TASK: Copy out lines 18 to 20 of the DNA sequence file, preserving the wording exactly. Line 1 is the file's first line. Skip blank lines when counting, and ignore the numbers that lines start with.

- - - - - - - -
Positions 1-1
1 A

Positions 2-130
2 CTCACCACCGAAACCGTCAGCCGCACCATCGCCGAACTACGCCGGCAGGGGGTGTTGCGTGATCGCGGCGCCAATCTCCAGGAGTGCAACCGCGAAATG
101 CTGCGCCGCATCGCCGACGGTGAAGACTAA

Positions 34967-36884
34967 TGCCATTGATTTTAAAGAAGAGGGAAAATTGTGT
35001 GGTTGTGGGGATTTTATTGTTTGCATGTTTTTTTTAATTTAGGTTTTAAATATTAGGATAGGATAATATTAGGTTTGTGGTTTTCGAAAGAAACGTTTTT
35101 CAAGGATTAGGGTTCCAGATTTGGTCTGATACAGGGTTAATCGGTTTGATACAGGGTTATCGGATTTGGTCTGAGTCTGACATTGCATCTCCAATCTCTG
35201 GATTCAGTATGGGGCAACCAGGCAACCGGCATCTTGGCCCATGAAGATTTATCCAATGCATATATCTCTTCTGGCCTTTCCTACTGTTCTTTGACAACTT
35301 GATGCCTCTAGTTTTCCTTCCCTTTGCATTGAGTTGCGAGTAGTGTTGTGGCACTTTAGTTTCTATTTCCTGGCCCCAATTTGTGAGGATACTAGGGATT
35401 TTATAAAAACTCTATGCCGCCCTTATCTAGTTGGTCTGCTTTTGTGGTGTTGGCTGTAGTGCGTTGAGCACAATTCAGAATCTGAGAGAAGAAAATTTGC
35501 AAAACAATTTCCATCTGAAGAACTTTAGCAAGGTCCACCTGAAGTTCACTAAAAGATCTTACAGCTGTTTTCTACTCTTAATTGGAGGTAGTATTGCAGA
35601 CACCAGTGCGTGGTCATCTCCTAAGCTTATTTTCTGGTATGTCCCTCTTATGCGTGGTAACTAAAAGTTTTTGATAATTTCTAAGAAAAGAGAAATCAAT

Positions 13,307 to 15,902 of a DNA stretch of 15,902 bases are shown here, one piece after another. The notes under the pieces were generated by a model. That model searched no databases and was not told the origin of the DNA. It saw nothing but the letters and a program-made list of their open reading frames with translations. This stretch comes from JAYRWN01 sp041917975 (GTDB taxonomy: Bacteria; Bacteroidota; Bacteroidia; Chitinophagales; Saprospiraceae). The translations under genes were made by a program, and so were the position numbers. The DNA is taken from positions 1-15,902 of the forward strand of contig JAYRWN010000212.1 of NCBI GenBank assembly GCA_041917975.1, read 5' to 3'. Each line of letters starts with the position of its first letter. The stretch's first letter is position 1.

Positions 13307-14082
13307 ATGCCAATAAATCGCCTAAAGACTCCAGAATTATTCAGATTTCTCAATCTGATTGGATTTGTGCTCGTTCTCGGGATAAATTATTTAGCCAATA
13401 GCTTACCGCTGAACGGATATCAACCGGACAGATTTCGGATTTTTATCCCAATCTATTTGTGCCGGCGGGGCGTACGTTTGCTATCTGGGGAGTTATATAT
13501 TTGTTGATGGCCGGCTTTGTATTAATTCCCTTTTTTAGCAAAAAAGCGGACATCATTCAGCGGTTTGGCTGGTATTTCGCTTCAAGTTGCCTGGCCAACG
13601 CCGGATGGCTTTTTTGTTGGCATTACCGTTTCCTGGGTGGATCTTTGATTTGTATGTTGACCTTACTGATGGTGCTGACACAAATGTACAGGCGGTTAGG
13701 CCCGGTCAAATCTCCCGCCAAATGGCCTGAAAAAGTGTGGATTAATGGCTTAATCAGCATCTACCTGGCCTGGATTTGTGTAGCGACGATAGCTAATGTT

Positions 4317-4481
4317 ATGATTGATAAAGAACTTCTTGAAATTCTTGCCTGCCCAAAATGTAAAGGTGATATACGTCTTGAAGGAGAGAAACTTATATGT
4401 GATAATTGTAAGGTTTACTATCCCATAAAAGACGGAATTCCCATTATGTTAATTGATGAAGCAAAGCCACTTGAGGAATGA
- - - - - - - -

13401 GCTTACCGCTGAACGGATATCAACCGGACAGATTTCGGATTTTTATCCCAATCTATTTGTGCCGGCGGGGCGTACGTTTGCTATCTGGGGAGTTATATAT
13501 TTGTTGATGGCCGGCTTTGTATTAATTCCCTTTTTTAGCAAAAAAGCGGACATCATTCAGCGGTTTGGCTGGTATTTCGCTTCAAGTTGCCTGGCCAACG
13601 CCGGATGGCTTTTTTGTTGGCATTACCGTTTCCTGGGTGGATCTTTGATTTGTATGTTGACCTTACTGATGGTGCTGACACAAATGTACAGGCGGTTAGG